by Keyword: Mouth

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Estrada, L., Torres, A., Garcia-Casado, J., Sarlabous, L., Prats-Boluda, G., Jané, R., (2016). Time-frequency representations of the sternocleidomastoid muscle electromyographic signal recorded with concentric ring electrodes Engineering in Medicine and Biology Society (EMBC) 38th Annual International Conference of the IEEE , IEEE (Orlando, USA) , 3785-3788

The use of non-invasive methods for the study of respiratory muscle signals can provide clinical information for the evaluation of the respiratory muscle function. The aim of this study was to evaluate time-frequency characteristics of the electrical activity of the sternocleidomastoid muscle recorded superficially by means of concentric ring electrodes (CREs) in a bipolar configuration. The CREs enhance the spatial resolution, attenuate interferences, as the cardiac activity, and also simplify the orientation problem associated to the electrode location. Five healthy subjects underwent a respiratory load test in which an inspiratory load was imposed during the inspiratory phase. During the test, the electromyographic signal of the sternocleidomastoid muscle (EMGsc) and the inspiratory mouth pressure (Pmouth) were acquired. Time-frequency characteristics of the EMGsc signal were analyzed by means of eight time-frequency representations (TFRs): the spectrogram (SPEC), the Morlet scalogram (SCAL), the Wigner-Ville distribution (WVD), the Choi-Williams distribution (CHWD), two generalized exponential distributions (GED1 and GED2), the Born-Jordan distribution (BJD) and the Cone-Kernel distribution (CKD). The instantaneous central frequency of the EMGsc showed an increasing behavior during the inspiratory cycle and with the increase of the inspiratory load. The bilinear TFRs (WVD, CHWD, GEDs and BJD) were less sensitive to cardiac activity interference than classical TFRs (SPEC and SCAL). The GED2 was the TFR that shown the best results for the characterization of the instantaneous central frequency of the EMGsc.

Keywords: Electrodes, Interference, Kernel, Mouth, Muscles, Spectrogram, Time-frequency analysis

Estrada, L., Torres, A., Sarlabous, L., Jané, R., (2015). EMG-derived respiration signal using the fixed sample entropy during an Inspiratory load protocol Engineering in Medicine and Biology Society (EMBC) 37th Annual International Conference of the IEEE , IEEE (Milan, Italy) , 1703-1706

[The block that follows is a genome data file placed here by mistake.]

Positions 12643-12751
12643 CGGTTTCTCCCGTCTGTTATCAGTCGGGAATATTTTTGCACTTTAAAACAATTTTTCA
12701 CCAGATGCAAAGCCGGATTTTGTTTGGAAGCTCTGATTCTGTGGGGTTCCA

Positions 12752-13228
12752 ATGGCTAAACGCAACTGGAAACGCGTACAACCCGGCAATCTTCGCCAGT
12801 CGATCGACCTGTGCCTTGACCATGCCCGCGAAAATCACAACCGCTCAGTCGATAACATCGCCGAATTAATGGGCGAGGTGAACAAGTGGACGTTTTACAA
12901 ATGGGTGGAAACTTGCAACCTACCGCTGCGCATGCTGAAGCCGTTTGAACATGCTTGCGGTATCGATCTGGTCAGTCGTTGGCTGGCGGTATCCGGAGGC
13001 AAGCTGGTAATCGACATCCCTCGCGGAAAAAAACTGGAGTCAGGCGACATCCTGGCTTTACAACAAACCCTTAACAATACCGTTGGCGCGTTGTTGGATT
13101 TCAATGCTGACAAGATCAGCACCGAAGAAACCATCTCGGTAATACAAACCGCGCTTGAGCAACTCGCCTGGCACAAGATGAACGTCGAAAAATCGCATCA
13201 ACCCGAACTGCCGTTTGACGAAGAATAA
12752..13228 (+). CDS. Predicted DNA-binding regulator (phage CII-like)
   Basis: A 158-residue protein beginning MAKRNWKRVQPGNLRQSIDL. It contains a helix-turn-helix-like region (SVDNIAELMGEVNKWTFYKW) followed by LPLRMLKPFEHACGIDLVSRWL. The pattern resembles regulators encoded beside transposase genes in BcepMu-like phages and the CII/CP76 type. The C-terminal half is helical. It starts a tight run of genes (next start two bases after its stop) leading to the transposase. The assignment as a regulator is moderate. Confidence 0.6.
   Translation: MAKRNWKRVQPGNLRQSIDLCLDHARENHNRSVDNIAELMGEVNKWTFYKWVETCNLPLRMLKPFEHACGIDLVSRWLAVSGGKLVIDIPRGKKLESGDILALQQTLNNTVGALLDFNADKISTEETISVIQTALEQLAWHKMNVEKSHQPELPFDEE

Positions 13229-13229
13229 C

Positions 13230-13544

Extracting clinical information from one single measurement represents a step forward in the assessment of the respiratory muscle function. This attracting idea entails the reduction of the instrumentation and fosters to develop new medical integrated technologies. We present the use of the fixed sample entropy (fSampEn) as a more direct method to non-invasively derive the breathing activity from the diaphragm electromyographic (EMGdi) signal, and thus to extract the respiratory rate, an important vital sign which is cumbersome and time-consuming to be measured by clinicians. fSampEn is a method to evaluate the EMGdi activity that is less sensitive to the cardiac activity (ECG) and its application has proven to be useful to evaluate the load of the respiratory muscles. The behavior of the proposed method was tested in signals from two subjects that performed an inspiratory load protocol, which consists of increments in the inspiratory mouth pressure (Pmouth). Two respiratory signals were derived and compared to the Pmouth signal: the ECG-derived respiration (EDR) signal from the lead-I configuration, and the EMG-derived respiration (EMGDR) signal by applying the fSampEn method over the EMGdi signal. The similitude and the lag between signals were calculated through the cross-correlation between each derived respiratory signal and the Pmouth. The EMGDR signal showed higher correlation and lower lag values (≥ 0.91 and ≤ 0.70 s, respectively) than the EDR signal (≥ 0.83 and ≤0.99 s, respectively). Additionally, the respiratory rate was estimated with the Pmouth, EDR and EMGDR signals showing very similar values. The results from this preliminary work suggest that the fSampEn method can be used to derive the respiration waveform from the respiratory muscle electrical activity.

Keywords: Band-pass filters, Electrocardiography, Electromyography, Entropy, Mouth, Muscles, Protocols